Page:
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A child growing up involves a number of things including tantrums. While most parents dislike them, here is one mother learning to enjoy them!
It is only on birthdays that parents express their surprise at how big their children have grown and how time flew since the child was born. But that is not true. Time does not fly at all. Because when my son was a baby, I desperately wished for the next phase to arrive so motherhood would be easy.
But then I realised that parenting was never meant to be easy, and that expecting it to be so, was futile. It, perhaps, is the labour and the stress wrapped in the sleepless nights and the endless cries and tantrums that make it worthwhile.
I do have conversations with other mothers about how hard every phase is. And it’s never going to be easy. But then, I secretly tell myself that it’s the challenges of parenthood that make it more interesting.
Sometimes, I think kids are simple because, unlike adults, their needs are not complicated. Yet, there are times when I am forced to think that children are the most complex of creatures. It is this combination that fascinates and surprises me every day.
People often ask me how old my baby is and that’s when I realise that he has grown up quite a lot despite being a little child. It is his progress from being a baby to a toddler.
There remain no signs of the infant I held in my arms or the baby who just rolled to his side. Or even the baby who would cry profusely because he felt separation anxiety.
I search for the baby I had three years ago, and I rarely find any. It’s funny how I yearned for those days when it was back then that I longed for the time to move faster.
However, I do see new traits in the child who can now, make his own choices, use his words and also knows how to make his tantrums work.
Despite being a child, he is my companion, not only for his needs but mine too. For example, I no longer feel the silence of being alone at home because there always are two of us even when my husband isn’t around.
I, obviously, can’t talk to him or have coffee with him, like I would with an adult. Neither can I express all my thoughts and feelings to him like I would with my husband or a friend. But he listens to me in his own way and makes sure I listen to him as well.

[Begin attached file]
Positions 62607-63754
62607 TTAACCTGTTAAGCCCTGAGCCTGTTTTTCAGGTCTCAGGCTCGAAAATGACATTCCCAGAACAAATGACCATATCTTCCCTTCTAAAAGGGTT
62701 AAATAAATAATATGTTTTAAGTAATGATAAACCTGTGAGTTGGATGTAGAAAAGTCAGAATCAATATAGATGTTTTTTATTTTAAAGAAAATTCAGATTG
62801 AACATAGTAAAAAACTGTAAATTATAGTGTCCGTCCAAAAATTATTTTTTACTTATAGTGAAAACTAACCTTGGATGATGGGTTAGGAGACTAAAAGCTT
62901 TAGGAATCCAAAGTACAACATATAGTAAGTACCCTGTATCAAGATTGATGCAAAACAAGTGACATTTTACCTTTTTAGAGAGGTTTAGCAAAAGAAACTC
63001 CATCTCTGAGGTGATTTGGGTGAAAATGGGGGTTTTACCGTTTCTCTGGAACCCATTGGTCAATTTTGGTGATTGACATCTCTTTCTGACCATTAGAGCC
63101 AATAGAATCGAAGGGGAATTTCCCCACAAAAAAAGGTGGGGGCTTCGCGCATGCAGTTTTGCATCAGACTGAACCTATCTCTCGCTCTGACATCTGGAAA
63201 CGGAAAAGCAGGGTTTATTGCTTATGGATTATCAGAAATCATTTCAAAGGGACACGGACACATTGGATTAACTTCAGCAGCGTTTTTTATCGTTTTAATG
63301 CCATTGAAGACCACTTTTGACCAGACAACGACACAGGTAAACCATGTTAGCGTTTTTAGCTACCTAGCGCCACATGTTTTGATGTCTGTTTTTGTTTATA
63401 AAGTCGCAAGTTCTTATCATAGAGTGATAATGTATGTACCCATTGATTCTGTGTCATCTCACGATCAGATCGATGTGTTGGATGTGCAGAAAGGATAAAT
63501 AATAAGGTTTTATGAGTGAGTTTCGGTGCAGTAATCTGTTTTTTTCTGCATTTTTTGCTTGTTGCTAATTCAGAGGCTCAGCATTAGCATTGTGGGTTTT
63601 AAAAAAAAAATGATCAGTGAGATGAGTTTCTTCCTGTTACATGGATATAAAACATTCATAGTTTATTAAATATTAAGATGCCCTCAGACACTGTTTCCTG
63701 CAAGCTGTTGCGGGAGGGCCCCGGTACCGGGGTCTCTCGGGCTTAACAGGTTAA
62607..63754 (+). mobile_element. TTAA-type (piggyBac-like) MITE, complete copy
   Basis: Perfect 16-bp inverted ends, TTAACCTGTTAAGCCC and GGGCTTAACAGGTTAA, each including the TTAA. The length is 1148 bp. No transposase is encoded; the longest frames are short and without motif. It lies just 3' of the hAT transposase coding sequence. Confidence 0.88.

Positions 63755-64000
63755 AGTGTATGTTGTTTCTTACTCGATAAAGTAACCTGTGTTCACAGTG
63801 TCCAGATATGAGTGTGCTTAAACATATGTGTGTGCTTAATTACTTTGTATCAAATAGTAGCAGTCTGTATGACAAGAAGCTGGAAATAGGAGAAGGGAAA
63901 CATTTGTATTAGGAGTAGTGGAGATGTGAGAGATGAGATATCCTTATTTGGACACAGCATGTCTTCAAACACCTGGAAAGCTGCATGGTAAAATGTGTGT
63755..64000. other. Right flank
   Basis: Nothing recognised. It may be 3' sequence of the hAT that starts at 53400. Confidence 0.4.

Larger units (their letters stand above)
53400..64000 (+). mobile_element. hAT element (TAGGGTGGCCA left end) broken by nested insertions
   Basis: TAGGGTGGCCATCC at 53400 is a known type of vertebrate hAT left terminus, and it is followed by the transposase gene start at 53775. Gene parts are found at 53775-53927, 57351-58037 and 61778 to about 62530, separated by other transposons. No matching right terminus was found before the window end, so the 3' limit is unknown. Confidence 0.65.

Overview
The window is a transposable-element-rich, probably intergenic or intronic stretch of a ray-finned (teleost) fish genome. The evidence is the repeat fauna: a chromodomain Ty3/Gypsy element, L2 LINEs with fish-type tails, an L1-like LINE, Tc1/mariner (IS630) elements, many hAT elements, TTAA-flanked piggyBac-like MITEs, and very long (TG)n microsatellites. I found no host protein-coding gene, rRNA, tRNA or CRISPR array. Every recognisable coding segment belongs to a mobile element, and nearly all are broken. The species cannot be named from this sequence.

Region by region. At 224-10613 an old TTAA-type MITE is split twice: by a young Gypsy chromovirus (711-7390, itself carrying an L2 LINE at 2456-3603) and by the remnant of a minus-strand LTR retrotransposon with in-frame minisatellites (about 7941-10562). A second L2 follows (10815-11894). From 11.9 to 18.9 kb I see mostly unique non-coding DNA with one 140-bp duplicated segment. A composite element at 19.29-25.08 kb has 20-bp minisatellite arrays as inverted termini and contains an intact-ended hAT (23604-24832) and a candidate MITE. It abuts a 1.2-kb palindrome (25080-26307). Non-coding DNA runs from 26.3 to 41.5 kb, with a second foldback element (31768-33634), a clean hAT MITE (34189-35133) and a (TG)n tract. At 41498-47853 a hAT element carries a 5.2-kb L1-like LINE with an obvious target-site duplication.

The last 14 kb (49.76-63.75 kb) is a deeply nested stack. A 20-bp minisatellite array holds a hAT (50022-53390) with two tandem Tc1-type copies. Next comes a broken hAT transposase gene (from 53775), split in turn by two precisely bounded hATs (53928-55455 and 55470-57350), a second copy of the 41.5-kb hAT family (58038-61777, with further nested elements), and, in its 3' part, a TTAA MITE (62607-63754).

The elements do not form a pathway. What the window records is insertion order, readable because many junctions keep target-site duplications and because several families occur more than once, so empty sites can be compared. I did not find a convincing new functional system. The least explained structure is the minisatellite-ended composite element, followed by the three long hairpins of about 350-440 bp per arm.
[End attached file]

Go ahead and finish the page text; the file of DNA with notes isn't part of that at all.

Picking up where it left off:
At the same time, I also know that my child doesn’t like colouring with crayons or playing any boring games. He would rather be outside on his bike or playing in the sand. Yet, I keep trying to make him do these things to try to teach him to stay indoors. I do so, because in my head, I believe that I can get him to learn better ways of playing that are creative and productive. There are times when he does seem to comply, especially if he is in a good mood. But only because he enjoys my company.
Some times, I am engrossed in my phone, too busy to respond to his babbling. It’s so easy to look every else when I should probably be listening to what he has to say. And I keep telling myself that he probably won’t even realise that I was busy staring at my cell phone. At the same time, I could be wrong. After all, don’t children understand the world that is beyond adults’ reach?
That’s when I put the phone away and remind myself that it doesn’t matter if he repeats the same things. It doesn’t matter that some times I wish he wouldn’t talk as much. Because it’s a part of his development and growing up, one I cannot stop it, but the least I can do is be a good participant.
This part of my day is true, the only time I do want to cajole my child is when he wakes up because at that time, he is dormant and not active.
However, during the day, he manages to turn my mood sour so often that I end up looking like a screaming demented woman.
But then, I tell myself that these are the tantrums I should enjoy. It is the tense fiery moments that I should cherish because like every other phase, this one too will not last forever.
People are probably right when they say- “Enjoy it till it lasts because they grow up soon!” And they do grow up.
First published at author’s blog
Image source Pexels
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Being a compulsive reader with a passion for writing, Chital Mehta believes that life is
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